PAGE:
Iowa poll snafu leaves Democrats guessing on eve of caucuses
DES MOINES, Iowa — A stunning decision to scrap the final bellwether poll of Iowa Democratic voters ahead of Monday’s first-in-the-nation caucuses represented something of a fitting end to a roller-coaster political season, leaving party activists and pundits guessing.
The Des Moines Register, CNN and pollster Ann Selzer decided not to release the poll’s results after a technical error apparently left one of the lead contenders, former South Bend, Ind., Mayor Pete Buttigieg, off of at least one survey. Selzer and the media partners concluded they could not stand completely behind the survey after the error was discovered.
Selzer’s Iowa Poll has been a must-watch barometer of Iowa voter attitudes since she won the contract to conduct polls for the Des Moines Register in 1997. Her track record has stood out in the notoriously difficult to poll caucus state, calling winners and spotting last-minute movement that other pollsters have missed.
Her reputation is such that political observers see her final pre-caucus poll as a momentous event in the campaign itself, with as much power to move undecided voters off the fence as a closing debate. Rumors of when Selzer will put her poll in the field are vital currency in gossip circles, and stories are written when sources report receiving a polling call.
The Register can ruin a reporter’s weekend, announcing days before that it will publish Selzer’s results late on a Saturday night. CNN had planned to roll out the results live on air on Saturday, plans that were quickly scrubbed when the error was discovered.
In 2004, Selzer’s final survey found former Sens. John Kerry (D-Mass.) and John Edwards (D-N.C.) distancing former Vermont Gov. Howard Dean (D) and then-House Minority Leader Richard Gephardt (D) after months in which Dean and Gephardt had led in Iowa. In 2008, she found then-Sen. Barack Obama (D-Ill.) leaping to a 7-point lead, his exact margin of victory over Edwards and then-Sen. Hillary Clinton (D-N.Y.).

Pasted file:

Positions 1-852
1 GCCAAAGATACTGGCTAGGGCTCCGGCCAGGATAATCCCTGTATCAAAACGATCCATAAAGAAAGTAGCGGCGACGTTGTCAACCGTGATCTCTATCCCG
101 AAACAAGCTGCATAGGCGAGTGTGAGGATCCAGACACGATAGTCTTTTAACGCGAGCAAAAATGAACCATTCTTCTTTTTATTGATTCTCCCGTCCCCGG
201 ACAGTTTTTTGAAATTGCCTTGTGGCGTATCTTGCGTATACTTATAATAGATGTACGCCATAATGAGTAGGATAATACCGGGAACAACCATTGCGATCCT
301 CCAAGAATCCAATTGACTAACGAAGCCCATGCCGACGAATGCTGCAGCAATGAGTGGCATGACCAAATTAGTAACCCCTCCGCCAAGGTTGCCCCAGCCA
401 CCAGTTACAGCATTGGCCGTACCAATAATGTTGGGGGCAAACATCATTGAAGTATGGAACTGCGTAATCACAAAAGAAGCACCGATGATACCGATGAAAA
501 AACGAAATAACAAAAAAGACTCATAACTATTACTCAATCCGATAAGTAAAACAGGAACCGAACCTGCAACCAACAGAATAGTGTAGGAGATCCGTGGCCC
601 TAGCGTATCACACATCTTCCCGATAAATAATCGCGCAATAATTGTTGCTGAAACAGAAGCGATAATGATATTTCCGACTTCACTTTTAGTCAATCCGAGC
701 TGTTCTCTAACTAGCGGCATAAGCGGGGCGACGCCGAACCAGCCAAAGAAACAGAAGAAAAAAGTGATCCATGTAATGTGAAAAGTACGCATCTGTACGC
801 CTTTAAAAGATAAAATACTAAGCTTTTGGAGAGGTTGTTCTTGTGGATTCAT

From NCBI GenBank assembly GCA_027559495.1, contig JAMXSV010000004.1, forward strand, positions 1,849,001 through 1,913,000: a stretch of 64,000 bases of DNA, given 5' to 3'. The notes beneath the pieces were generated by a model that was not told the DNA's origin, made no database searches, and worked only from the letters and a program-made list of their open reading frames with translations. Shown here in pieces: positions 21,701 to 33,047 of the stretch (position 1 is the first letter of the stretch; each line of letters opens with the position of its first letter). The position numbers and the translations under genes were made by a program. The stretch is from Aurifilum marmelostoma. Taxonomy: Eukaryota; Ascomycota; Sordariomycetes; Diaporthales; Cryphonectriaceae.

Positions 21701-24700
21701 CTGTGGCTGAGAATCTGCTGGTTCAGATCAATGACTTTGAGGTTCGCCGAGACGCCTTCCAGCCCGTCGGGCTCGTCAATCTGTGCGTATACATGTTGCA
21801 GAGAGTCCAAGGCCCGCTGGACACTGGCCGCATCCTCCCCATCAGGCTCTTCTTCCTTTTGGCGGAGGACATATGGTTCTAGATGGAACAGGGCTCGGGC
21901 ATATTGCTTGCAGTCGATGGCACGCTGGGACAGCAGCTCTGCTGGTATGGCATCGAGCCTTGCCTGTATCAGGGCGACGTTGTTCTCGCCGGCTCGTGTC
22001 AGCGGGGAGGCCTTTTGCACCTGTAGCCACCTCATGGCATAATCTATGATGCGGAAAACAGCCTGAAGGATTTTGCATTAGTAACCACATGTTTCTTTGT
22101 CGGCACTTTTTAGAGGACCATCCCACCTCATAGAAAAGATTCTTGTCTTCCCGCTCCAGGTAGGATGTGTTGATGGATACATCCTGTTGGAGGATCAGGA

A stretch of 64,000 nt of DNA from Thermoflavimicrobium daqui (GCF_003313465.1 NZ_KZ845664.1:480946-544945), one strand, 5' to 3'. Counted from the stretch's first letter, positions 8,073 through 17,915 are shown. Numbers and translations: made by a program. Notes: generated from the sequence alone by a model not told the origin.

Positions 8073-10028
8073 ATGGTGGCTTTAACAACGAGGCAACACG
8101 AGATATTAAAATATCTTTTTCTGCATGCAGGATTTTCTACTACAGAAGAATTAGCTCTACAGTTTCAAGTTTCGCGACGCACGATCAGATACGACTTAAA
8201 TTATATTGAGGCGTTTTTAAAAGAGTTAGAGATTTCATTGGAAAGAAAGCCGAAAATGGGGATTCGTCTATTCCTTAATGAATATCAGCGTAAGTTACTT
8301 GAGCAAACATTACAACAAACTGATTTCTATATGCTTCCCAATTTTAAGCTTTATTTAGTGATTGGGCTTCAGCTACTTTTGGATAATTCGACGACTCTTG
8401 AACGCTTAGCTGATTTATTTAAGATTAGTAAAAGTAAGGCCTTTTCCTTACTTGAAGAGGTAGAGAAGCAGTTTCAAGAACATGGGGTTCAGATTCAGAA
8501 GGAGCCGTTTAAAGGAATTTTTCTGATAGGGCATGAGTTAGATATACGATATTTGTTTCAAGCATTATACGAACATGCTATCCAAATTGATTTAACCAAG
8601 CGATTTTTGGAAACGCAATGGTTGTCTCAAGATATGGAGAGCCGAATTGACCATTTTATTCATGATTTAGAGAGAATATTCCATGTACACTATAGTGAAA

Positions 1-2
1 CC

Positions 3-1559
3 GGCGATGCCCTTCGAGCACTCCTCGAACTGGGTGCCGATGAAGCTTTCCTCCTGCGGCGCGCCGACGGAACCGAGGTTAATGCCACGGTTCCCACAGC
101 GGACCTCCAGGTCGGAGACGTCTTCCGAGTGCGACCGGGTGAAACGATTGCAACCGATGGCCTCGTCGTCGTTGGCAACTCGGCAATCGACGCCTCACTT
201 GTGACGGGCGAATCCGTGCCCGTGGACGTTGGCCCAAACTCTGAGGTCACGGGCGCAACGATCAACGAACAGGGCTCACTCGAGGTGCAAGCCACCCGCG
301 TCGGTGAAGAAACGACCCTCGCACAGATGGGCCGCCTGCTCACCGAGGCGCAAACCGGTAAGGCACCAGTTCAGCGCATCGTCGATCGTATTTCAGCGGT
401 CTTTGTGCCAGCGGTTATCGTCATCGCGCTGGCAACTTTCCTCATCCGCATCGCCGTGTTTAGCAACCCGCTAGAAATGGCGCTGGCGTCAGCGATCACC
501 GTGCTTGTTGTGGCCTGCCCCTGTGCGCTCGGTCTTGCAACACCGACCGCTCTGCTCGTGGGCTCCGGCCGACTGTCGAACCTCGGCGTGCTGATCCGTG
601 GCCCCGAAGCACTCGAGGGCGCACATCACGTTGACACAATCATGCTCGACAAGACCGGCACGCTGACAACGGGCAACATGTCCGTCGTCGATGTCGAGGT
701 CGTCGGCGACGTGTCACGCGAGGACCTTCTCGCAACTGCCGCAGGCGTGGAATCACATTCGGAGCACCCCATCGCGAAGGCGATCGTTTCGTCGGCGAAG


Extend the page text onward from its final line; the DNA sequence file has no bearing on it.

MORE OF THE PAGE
Four years later, Selzer’s poll showed Sen. Mitt Romney (R-Utah) and former Rep. Ron Paul (R-Texas) leading the GOP field — but with former Sen. Rick Santorum (R-Pa.) surging into third place. Days later, Santorum’s momentum carried him past Romney and Paul to claim a stunning upset. And in 2016, Selzer tracked Sen. Bernie Sanders (I-Vt.) rising from 40 points down to a statistical tie with Clinton, results that bore out when the caucus results came in.
Selzer’s most recent survey, conducted in early January, found Sanders jumping to a small lead over Buttigieg, Sen. Elizabeth Warren (D-Mass.) and former Vice President Joe Biden. The latest poll results would have been the political equivalent of tea leaves to be read ahead of the caucus doors opening, the trend lines like chicken gizzards that foretell the future.
Its absence now raises new questions: Did somebody get robbed of a potentially campaign-defining moment? If someone is surging at the end, are they now deprived of a frameable front page in the state’s largest newspaper and wall-to-wall panel discussions on cable news?
An equally pressing question: If someone’s support is collapsing, did they just dodge what could have been a fatal blow that killed a campaign, the stench of inevitable failure landing at precisely the wrong moment?
Unfounded rumors flew around the internet in the hours after the decision to cancel the poll, fingers flying as supporters of some candidates impugned others. Every possible variable — Sanders surging! Sanders fading! Buttigieg up! Buttigieg down! — echoed across Twitter and flashed into reporters’ email inboxes. The poll certainly mirrored internal surveys conducted for Candidate X, which coincidentally showed Candidate X on the rise. Or it reflected a drop in Candidate X’s support, as internal polling conducted by Candidate Y’s team had measured over the last week.
But for now, the three parties who would know which narrative is correct are clamming up. A source inside CNN told The Hill on Saturday that even the network’s top editors and anchors didn’t know what the poll found. The Des Moines Register did not respond to requests for comment, and Selzer herself declined to discuss the results.
After a year of frenetic campaigning, of candidates building massive armies of supporters across Iowa, raising millions of dollars and sprinting from town hall to town hall, the political world held its breath for a final momentous event that never took place. The voters still on the fence in Iowa — and there are plenty of them — will be forced to find some other reason to decide on a candidate.
Someone got robbed of a key boost from late good news. Someone can breathe a final sigh of relief at bad news averted. But for now, no one outside Selzer, CNN and the Register know what Sunday’s front page might have said.
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